Author: Michiel van der Velde

Talking to Eve

Talking to Eve

I have been playing Eve Online on and off since 2007. One of the features I liked most was the ability to interact with the world of Eve Online through their API. In the beginning, working with their API was painful for me, as documentation was lacking. More recently they switched over to a more modern API, the Eve Swagger Interface (ESI). Using ESI an application or web site can interact with Eve Online in various ways.

ESI allowed me to build Ageira Trade, a web site where characters can buy and sell in-game resources from and to me. The web site uses ESI to fetch in-game contracts and compare them against quotes submitted through the web site. The matching process happens automatically, which allows me to see which contracts are valid and accept them without having to manually check each one. I will write a blog post about Ageira Trade in the near future.

Node.js

A while ago I developed a small node,js module for working with Eve Online Single-Sign On (SSO). By using SSO developers can authenticate Eve Online characters and communicate with the API on their behalf. Eve uses scopes to implement this; scopes are requested by the developer, the user can decide whether or not to grant the requested scopes.

My first module, which handles SSO exclusively, is eve-sso. Using eve-sso developers can easily use SSO to authenticate characters and request scopes. I am using this module myself in production over at Ageira Trade. The module takes away the hassles of dealing with redirect URLs and grant requests. It supports access tokens and refresh tokens.

I built eve-esi on top of eve-sso. The module is a more complete module which includes account and character management, and aims to make working with ESI less painful. However, at the time of writing, the module can use an overhaul, which I intend to do in the near future. I made a wrong assumption when first building it, resulting in each character having a separate account without being able to link characters together. I intent to rectify this in the next major release.

Browser

Recently I started doing front-end development again, as you can read here. I needed a way to access the Eve Swagger Interface (ESI) from the browser. Luckily, I only needed to access endpoints which do not require authentication. This greatly simplified the task of writing a small module for this purpose.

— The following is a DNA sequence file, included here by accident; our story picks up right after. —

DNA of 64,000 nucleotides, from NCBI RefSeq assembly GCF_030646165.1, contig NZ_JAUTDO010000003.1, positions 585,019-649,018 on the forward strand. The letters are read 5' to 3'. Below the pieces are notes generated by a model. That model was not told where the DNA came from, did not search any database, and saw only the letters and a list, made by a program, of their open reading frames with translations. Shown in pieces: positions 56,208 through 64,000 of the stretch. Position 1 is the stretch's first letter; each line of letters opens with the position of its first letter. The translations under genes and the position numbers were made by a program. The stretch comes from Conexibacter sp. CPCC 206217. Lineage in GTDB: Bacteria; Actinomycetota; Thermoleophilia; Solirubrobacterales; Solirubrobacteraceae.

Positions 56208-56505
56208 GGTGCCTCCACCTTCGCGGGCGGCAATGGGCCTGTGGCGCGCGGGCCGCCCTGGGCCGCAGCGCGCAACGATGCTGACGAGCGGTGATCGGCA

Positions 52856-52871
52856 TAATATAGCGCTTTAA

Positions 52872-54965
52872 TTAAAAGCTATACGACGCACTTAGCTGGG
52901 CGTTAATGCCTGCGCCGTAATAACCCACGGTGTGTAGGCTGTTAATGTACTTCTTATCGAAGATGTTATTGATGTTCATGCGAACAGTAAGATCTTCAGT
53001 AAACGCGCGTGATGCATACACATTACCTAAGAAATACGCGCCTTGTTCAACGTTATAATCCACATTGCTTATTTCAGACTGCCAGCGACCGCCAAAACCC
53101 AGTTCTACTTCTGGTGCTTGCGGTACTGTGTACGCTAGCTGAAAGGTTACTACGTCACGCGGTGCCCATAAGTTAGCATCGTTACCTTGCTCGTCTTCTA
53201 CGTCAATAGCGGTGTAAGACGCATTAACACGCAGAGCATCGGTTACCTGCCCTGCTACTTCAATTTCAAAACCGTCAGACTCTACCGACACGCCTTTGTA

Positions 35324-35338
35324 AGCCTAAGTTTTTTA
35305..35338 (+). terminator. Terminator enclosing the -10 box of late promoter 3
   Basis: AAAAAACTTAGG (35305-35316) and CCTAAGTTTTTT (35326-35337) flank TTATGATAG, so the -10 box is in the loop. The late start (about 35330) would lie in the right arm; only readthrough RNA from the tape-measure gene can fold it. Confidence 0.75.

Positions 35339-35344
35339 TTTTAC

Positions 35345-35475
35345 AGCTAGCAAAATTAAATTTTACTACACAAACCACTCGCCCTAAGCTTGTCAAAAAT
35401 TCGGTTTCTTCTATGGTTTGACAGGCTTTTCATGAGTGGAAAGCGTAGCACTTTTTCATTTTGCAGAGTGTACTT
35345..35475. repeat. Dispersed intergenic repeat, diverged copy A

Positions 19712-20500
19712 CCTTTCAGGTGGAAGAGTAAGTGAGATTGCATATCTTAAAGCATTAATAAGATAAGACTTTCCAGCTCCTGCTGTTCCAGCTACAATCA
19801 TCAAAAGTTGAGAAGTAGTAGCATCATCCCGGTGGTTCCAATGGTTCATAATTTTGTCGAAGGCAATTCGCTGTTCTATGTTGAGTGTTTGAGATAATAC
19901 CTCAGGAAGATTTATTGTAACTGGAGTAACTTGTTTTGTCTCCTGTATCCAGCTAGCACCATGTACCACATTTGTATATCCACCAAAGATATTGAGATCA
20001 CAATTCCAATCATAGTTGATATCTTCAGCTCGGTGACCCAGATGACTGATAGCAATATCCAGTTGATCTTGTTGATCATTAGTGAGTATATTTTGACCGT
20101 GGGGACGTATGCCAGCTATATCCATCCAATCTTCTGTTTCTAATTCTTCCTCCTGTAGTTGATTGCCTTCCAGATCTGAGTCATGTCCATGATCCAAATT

The result is esi-browser, a simple browser module which caches results in LocalStorage and respects ESI’s Expires and ETag headers. I am using it as part of Agera Trade. The small module allows developers to easily access, for example, info about in-game items. This negates the need to load the information on the server instead.

Next steps

My Ageira Trade project is nearly complete; some functionality in the administration panel is still painfully absent, but the customer-facing portion, as well as the back-end, work like a charm.

Be sure to check out the modules if you’re interested in developing against ESI. The source code for these modules, as well as Ageira Trade, is available on GitHub under the MIT license. Happy coding!

My first full-stack deployment in a decade

My first full-stack deployment in a decade

It has been over a decade since I last developed a full-stack application. Back then I wrote bad PHP and absolutely murdered the server with grotesque SQL queries. A lot has changed in the intervening decade, including which skills are required for full-stack development.

Today I launched Ageira Trade, a website where fellow Eve Online players can sell me their ore or buy minerals. The website makes use of the API of Eve Online to authenticate characters and read in-game contracts. I started with the API and made my way to the front-end, an area I have little experience with. The result is a React app which appears to be performant, although I am sure there are many optimizations to make. Mostly the front-end was a learning process for me, learning skills I intent to use in the future.

Ageira Trade offered me the chance to experience the full development cycle, including Ubuntu administration. I have learned valuable lessons and gained new experience with front-end development. It has definitely been worth the (metaphorical) headaches.

Thanks for reading, hope to see you soon!

WebRTC Signaling with Signal-Fire